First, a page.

ATHABASCA — Usually with sports when there is a slump, it just takes more practice to break out of it, but when the slump is forced on you by a pandemic, it can be frustrating.
In Athabasca there will be no soccer this year, and as for baseball, they practiced as much as they could until May 9 and won't start again until restrictions are lifted again, hopefully after the May long weekend.
“We are shut down until … May 25,” said Athabasca Minor Ball Association vice president Sam Bowzaylo. "And then just kind of play it by ear and see what happens — if that day gets pushed back or if there's different restrictions in — but we hope to be back up and running.”
The biggest challenge has been the revolving door of restrictions he said.
“We have had a few kids withdraw already with it starting and stopping and starting and stopping, which is understandable. It's hard to commit to something when it's out of your control when it starts and when it stops. It's understandable,” said Bowzaylo. “It does make it hard; you can't get into a routine or anything.”
There were enough young ball players for six teams this year, but finding coaches continues to be an issue.
“There's the U11 team going, the U13 Boys and U15 AA Boys and then we've also got U12 Girls and U14 Girls,” he said. “And then we also have enough kids for Rally Cap but we can't find a coach so, they haven't been able to start.”
Bowzaylo admitted it’s frustrating to hear medical professionals say people need to be out in the fresh air then sports get cancelled once again.
For soccer, Athabasca Soccer Association president Glenda Gray said it was a combination of things that led to the decision to shutter the season.
“We were so optimistic. At the AGM we talked about registration and did a bit of advertising and ... then things changed so quick there in a few weeks that it just became too tough,” she said. “Actually, we had our executive meeting (and) two of our regular coaches said, ‘I'm sorry I can't risk being a close contact. I'm at home right now and by the time I get out I'll be 30 days in isolation, I can't coach and risk it again.' The timing was tough.”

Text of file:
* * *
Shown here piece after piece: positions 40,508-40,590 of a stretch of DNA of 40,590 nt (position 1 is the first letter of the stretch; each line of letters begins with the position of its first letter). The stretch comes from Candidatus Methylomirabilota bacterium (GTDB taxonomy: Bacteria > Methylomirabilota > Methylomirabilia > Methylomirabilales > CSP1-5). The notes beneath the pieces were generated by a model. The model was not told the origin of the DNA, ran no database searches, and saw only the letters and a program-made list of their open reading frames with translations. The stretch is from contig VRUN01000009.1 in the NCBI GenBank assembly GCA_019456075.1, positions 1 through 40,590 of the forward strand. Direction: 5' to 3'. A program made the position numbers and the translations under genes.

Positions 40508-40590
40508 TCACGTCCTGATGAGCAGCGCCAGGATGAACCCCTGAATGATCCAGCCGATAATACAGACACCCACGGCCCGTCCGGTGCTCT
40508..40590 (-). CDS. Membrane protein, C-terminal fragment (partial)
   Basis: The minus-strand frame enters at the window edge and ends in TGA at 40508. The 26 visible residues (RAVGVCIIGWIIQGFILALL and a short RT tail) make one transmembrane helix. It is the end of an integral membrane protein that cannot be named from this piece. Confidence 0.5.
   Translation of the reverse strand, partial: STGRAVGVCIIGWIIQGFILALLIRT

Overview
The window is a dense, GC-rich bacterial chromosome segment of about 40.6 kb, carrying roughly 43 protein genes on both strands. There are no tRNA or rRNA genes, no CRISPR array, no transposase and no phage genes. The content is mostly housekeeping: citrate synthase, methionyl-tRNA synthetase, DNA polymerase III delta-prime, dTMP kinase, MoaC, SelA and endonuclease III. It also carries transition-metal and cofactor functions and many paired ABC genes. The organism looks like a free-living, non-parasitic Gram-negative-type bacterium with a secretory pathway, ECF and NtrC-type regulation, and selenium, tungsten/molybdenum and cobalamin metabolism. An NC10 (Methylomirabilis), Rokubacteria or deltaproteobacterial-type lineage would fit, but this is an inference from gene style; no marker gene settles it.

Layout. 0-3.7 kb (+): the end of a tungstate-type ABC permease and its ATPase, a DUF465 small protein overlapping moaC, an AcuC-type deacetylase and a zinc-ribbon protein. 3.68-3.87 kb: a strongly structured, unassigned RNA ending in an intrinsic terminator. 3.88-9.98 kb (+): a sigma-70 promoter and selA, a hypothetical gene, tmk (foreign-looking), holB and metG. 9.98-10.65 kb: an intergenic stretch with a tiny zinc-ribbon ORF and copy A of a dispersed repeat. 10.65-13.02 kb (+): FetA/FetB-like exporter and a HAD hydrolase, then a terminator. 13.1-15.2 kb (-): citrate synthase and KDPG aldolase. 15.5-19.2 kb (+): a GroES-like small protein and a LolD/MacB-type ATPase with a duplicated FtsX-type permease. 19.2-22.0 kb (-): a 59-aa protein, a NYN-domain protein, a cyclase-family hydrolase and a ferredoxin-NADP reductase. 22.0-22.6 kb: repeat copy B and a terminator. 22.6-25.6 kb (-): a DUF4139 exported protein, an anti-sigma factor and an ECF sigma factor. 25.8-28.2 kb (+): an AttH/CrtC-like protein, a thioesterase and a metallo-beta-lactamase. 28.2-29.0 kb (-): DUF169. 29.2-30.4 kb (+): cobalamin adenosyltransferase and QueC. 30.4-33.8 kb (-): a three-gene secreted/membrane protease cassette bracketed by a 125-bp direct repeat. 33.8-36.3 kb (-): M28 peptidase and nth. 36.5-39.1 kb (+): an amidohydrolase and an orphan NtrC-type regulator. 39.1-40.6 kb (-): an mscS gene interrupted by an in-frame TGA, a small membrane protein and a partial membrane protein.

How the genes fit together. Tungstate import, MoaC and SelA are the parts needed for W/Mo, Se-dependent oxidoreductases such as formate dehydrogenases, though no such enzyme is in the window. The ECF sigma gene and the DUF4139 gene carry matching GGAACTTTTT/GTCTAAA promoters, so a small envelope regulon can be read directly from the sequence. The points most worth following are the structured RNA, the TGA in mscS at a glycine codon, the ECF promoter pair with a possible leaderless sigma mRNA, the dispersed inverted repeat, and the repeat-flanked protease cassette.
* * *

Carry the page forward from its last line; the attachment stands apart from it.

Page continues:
And soccer needs more coaches than other sports, Gray noted.
“Most sports you need one coach for nine kids and (with) soccer regulations you have to have two coaches for eight kids so it just became way too difficult to try to get enough coaches,” she said. “We needed to have our numbers in right at the end of spring break when the town was in total breakout mode so we were like ‘you know what, we are just going to pull the plug.'"
Gray added it wasn’t just about local sports decisions had to be made, there were personal events as well, saying last year no one knew the world would be in a pandemic this long, but hopes soon everything can start opening up again.
“I just actually cancelled a registration for a marathon I was supposed to do this summer because I was supposed to do it last year and they postponed to this year,” said Gray. “You know, you're so optimistic; it's a year away.”